Litigation Release No. 16207 / July 12, 1999

Securities and Exchange Commission v. Stewart, et al., Civil Action No. 98 CIV 2636 (S.D.N.Y.)

Default Judgments Entered Against Four Defendants
in Prime Bank Scheme

The Securities and Exchange Commission announced that the Honorable Loretta A. Preska of the United States District Court of the Southern District of New York has entered a final judgment against four defendants in a "prime bank" scheme. The defendants are Salim El Hage and three entities he controlled: Eastland American Bank Limited, Foreign Trade Bank, and Mecis Insurance and Reinsurance Company (the "El Hage defendants").

The El Hage defendants, along with others, fraudulently obtained more than $1.7 million from at least three individuals by offering and selling securities in the form of participations in investment programs purportedly to trade prime bank instruments. The El Hage defendants played a key role in the prime bank scheme by posing as financial intermediaries who could supply so-called credit facilities that would enable the investors to trade multi-million dollar bank instruments. The trading was to result in spectacular profits for investors--returns of ten to fifty times their initial investments in two months to two years--at no risk. The investment programs were scams, the instruments themselves bogus. Instead of using the money as promised, the promoters of the scheme misappropriated the investors' funds for their own benefit, transferring portions of the money to at least one bank account under the control of the El Hage defendants.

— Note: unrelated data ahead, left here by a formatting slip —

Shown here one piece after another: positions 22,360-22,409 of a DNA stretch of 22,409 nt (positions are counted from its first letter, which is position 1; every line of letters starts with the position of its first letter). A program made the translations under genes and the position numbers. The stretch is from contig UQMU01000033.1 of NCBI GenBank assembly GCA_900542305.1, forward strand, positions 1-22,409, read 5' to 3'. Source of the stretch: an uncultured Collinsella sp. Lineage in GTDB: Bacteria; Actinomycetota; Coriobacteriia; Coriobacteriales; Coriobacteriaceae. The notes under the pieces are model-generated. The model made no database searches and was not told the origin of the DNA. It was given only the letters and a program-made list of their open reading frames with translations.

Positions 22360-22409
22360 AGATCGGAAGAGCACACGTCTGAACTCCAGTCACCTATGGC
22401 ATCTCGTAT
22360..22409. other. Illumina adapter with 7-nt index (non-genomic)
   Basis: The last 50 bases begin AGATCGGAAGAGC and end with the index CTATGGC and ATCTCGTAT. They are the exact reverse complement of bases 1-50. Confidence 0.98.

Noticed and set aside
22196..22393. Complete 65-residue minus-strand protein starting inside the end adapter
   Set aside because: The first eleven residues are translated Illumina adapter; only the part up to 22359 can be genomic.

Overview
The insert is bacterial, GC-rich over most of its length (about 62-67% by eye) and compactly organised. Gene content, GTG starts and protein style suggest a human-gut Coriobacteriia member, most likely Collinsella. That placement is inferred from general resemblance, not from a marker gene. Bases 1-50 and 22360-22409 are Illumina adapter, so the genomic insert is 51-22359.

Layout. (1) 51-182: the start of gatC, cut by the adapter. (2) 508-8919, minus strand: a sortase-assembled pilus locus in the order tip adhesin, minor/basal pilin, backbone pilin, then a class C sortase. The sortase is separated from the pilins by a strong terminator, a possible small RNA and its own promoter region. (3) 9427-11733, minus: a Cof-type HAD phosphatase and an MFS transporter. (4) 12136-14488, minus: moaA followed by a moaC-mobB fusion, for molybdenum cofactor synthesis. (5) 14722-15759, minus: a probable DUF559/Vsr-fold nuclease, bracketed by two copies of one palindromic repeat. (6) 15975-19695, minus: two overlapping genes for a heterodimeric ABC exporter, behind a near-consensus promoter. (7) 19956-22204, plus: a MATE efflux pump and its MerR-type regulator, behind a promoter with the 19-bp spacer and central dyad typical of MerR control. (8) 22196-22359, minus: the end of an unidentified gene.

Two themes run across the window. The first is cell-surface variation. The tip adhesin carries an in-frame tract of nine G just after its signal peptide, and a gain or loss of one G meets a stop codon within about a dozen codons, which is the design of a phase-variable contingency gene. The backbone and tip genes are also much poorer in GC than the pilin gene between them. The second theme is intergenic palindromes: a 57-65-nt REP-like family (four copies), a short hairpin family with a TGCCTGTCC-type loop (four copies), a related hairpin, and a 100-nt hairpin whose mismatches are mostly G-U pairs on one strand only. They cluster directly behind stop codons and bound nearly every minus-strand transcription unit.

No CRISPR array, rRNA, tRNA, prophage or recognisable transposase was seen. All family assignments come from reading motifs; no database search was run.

When it was advised that the defendants had abandoned their last known place of operation in Paris, France, the Court authorized the Commission to serve the defendants by publication through the Wall Street Journal (European Edition) and the International Herald Tribune. After their failure to respond, notwithstanding their foreign location, the Court asserted personal jurisdiction over these defendants based on their conduct in the U.S. and the impact of that conduct on U.S. citizens.

The judgment was entered by default and permanently enjoins each of the El Hage defendants from violating Section 17(a) of the Securities Act of 1933 and Section 10(b) of the Securities Exchange Act of 1934 and Rule 10b-5 thereunder. In addition, the defendants were held jointly and severally liable to pay $799,873 of disgorgement and $498,073 of prejudgment interest. The Court also imposed maximum statutory penalties of $396,667 for El Hage and $500,000 for each of his entities.

Litigation continues as to the remaining defendants and relief defendants.